“The main difficulty that consumers experience once a bank refuses to refund debits is that the amounts are relatively small so instituting legal proceedings, even through the Small Claims Court, to recover the amounts unlawfully deducted from their bank account is not viable. Under those circumstances, the Ombudsman’s office is a final resort for many customers, so it is imperative that it holds the banks accountable,” says Benjamin.

With as many as 1 million debit orders being disputed each month, this means the banks are having to resolve around 40 000 disputes a day. “The industry is clearly overwhelmed and as a result resorts to obfuscation and misdirection,” he adds.

The tendency of South African banks to charge a fee for almost every service associated with a bank account sets them apart from banks in many other countries, according to the Competition Commission inquiry into banking.

The findings further state: “We find that pricing decisions of the banks are driven by a number of considerations but are generally constrained only by what the customer will bear.”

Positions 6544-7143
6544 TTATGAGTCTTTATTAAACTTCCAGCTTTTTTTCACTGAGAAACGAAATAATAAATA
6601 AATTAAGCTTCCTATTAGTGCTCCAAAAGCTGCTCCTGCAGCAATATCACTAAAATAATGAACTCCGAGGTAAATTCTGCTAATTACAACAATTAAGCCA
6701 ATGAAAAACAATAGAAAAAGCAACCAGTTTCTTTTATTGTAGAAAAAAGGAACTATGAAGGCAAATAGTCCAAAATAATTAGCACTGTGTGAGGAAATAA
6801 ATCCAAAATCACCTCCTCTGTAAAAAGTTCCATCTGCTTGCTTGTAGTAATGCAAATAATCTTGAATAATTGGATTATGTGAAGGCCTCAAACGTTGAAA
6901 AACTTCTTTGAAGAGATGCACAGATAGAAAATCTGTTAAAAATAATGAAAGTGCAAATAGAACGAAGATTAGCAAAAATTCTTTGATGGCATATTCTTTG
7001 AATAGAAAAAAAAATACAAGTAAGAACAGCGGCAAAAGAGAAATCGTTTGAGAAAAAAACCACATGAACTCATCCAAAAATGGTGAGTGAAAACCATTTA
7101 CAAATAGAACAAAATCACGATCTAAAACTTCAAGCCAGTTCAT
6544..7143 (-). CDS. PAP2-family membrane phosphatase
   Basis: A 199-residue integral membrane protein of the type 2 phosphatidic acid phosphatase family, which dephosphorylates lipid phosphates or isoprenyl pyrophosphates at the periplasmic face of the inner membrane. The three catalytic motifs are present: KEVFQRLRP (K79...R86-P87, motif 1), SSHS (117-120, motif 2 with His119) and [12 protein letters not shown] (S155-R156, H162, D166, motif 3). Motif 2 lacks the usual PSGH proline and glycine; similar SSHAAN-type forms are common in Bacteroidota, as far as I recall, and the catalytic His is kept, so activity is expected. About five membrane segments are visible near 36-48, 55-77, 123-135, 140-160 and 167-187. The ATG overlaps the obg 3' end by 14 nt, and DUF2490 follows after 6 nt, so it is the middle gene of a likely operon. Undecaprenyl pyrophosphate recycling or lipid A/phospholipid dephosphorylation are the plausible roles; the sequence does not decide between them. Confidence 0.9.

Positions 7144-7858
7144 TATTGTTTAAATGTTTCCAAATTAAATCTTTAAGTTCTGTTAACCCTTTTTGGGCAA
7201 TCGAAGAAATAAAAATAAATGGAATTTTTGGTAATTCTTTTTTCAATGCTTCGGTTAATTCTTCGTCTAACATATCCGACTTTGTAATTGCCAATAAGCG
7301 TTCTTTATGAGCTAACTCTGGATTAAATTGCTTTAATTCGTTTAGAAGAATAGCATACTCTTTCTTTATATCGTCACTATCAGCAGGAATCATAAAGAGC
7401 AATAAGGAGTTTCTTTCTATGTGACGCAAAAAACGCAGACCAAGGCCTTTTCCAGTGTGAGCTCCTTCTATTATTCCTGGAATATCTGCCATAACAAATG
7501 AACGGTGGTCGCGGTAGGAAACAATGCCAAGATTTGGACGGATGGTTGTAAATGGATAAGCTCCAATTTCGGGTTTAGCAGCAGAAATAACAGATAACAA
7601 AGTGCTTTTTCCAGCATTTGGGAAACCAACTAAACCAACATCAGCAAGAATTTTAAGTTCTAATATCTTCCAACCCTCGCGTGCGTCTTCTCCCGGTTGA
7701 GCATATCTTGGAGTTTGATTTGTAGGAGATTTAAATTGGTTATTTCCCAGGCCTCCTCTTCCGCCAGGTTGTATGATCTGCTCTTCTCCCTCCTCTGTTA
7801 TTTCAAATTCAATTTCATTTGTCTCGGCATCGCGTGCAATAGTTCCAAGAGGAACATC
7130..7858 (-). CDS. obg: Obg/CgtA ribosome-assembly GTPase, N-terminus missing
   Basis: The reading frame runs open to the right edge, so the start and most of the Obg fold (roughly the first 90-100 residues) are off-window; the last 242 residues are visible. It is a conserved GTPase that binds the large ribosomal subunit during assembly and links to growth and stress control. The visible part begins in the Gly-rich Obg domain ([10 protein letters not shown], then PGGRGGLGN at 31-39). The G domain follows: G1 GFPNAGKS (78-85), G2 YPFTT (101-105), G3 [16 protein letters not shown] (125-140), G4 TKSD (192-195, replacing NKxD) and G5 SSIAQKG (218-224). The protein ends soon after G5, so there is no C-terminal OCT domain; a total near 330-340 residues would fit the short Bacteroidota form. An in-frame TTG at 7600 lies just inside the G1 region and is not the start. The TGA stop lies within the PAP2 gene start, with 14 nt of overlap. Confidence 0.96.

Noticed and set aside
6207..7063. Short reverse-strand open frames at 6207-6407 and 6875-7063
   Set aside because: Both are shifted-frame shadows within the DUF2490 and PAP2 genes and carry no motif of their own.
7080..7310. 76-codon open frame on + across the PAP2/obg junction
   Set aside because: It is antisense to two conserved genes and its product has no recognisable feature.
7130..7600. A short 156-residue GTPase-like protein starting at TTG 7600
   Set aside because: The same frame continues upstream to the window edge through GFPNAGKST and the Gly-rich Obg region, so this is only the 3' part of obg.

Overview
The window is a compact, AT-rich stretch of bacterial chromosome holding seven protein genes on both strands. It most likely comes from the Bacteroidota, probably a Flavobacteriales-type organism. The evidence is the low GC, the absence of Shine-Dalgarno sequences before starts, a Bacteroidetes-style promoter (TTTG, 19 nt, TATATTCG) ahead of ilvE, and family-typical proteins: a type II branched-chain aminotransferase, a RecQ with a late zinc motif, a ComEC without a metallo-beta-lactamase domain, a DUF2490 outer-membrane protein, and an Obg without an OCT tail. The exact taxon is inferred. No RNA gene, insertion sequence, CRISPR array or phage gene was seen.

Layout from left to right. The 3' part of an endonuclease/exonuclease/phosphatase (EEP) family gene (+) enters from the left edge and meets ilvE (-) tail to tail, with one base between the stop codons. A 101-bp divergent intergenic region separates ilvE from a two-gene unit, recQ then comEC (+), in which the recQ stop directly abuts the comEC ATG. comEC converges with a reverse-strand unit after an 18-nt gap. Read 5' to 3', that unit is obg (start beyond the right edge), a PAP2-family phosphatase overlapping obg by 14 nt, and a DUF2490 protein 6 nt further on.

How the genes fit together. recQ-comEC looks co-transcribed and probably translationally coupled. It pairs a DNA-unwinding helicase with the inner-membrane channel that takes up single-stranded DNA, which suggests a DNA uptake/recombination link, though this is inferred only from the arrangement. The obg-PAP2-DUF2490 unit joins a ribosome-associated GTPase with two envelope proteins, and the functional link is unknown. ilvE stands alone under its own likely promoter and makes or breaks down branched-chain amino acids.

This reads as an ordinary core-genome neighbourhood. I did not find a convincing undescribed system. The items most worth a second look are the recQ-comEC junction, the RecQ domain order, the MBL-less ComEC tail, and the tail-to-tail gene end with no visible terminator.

The Banking Association referred questions concerning the industry’s lack of action on the Competition Commission’s findings to Pasa, which referred the same questions to the individual banks.

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and the big 4 wonder why they become the “client cow” for Capitec, it’s just a matter of time and Capitec will have complete control over the 10% of the 33 million bounced debit orders @ R5,…clever,..thinking ahead.

Well, not if this advantage gets regulated away in the mean time.

And all the court cases associated with debit orders?

I am curious – do banks even want to do debit orders? What are the profit margins here (debit orders in general, not defaults)? It might also be a question of being selective about which customers they will allow debit orders for.. If there is a threat of a large penalty due to default, some people may go to a different bank.

I also understand that there are some cases of fraudulent debit orders occurring, but surely this is the minority of cases. I would be willing to bet that most defaulting debit orders are due to people extending their credit lines too far and/or not keeping enough money in their current account to meet repayments. So in essence it comes down to poor money management and not properly understanding or appreciating that repayments have to be made. When it comes down to choosing between having cash to pay one’s debit order or put food on the table, it is an understandably tough choice..